The study also shows that the financial impact of Chapter 40S to the state is not substantial. In fact, no costs are anticipated before FY 2008. Then, assuming that 31,000 housing units are built in Smart Growth Districts during the next 10 years – and assuming that 40% of those are single-family homes – the incremental new costs for Chapter 40S are projected to be approximately $35 million in 2014. This amount is less than 1% of the projected Chapter 70 School Aid budget in that year.

“What we found was that local control, combined with the structure of Chapter 70 Education Funding and Proposition 2½, perversely work against the production of housing in most communities,” said Ted Carman, President of Concord Square Development Co. Inc. and one of the authors of the report. “For modest single-family homes, property tax receipts generally don’t cover the cost of educating the anticipated number of school-aged children who will live in the housing.

“Typically, Chapter 70 funds don’t increase if there are additional school children in the community, and Prop. 2 ½ mandates that the community-wide tax levy can’t increase. That leaves communities in a bind.”

Barry Bluestone, who is the Stearns Trustee Professor of Political Economy at Northeastern University and the head of the Center for Urban and Regional Policy, wrote the report with Carman and Eleanor White, president of Housing Partners Inc. and co-chair of the Commonwealth Housing Task Force.

“Adopting Chapter 40S to provide for a Smart Growth School Cost Insurance Supplement to be paid to communities which pass Chapter 40R district is one of the most cost-efficient solutions the legislature could employ to break the stranglehold that high housing costs has on the economic viability of the Commonwealth,” Bluestone said. “Unless we immediately begin to produce a substantial supply of moderately priced housing in Massachusetts, our state’s ability to attract and retain workers will continue to be in peril.”

The goal of Chapter 40R is to spark production of 31,000 units of new housing, both single-family and multifamily, in smart growth locations by providing incentives to communities that pass high density zoning in eligible locations. It has been praised as “the most innovative plan to increase the housing stock in Greater Boston since the run-up of prices two decades ago.”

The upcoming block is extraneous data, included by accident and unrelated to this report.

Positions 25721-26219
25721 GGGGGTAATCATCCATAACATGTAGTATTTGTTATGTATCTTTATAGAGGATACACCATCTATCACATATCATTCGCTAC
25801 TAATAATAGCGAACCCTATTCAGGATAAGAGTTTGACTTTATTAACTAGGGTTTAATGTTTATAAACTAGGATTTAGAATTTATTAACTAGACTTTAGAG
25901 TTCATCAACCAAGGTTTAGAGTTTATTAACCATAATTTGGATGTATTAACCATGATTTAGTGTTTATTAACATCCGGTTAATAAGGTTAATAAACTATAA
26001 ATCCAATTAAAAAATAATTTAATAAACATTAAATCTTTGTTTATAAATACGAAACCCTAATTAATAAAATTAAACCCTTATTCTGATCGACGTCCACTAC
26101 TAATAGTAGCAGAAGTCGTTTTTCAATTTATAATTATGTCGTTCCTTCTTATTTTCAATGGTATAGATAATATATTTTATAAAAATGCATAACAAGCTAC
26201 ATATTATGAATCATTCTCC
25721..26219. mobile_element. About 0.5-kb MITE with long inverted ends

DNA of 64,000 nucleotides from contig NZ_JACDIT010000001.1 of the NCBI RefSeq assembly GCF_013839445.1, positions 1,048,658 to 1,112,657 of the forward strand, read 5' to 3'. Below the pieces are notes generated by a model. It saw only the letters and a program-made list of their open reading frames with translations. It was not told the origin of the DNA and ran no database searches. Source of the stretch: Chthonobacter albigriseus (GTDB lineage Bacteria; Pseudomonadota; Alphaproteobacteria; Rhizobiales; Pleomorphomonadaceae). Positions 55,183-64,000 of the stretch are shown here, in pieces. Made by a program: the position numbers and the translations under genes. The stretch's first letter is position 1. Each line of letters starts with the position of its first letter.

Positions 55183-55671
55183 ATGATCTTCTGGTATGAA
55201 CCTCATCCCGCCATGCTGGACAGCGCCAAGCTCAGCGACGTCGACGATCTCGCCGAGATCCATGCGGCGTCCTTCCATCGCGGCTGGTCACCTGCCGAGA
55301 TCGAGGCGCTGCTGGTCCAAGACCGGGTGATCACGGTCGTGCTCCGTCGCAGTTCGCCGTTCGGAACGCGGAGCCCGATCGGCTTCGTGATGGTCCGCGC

Regulations for towns and cities to apply to use Chapter 40R were issued in March of this year and already dozens of communities are working on applications for the incentives. However, when it was enacted last year, Chapter 40R did not include provisions to provide financial assistance for school cost increases. Instead, the legislature instructed the Department of Housing and Community Development to study the impact on educational systems of adopting the Smart Growth Zoning Districts. The Commonwealth Housing Task Force, which is convened by The Boston Foundation, engaged the Center for Urban and Regional Policy to conduct the analysis, a move supported by DHCD.

The complete report, “Chapter 40R School Cost Analysis and Proposed Smart Growth School Cost Insurance Supplement,” can be downloaded at the Boston Foundation’s website, or at

* * *

The Boston Foundation, one of the nation’s oldest and largest community foundations, has an endowment of almost $675 million, made grants of $51 million to nonprofit organizations, and received gifts of $41 million last year. The Boston Foundation is made up of 750 separate charitable funds, which have been established by donors either for the general benefit of the community or for special purposes. The Boston Foundation also serves as a civic leader, convener, and sponsor of special initiatives designed to build community. For more information about the Boston Foundation and its grant making, visit , or call 617-338-1700.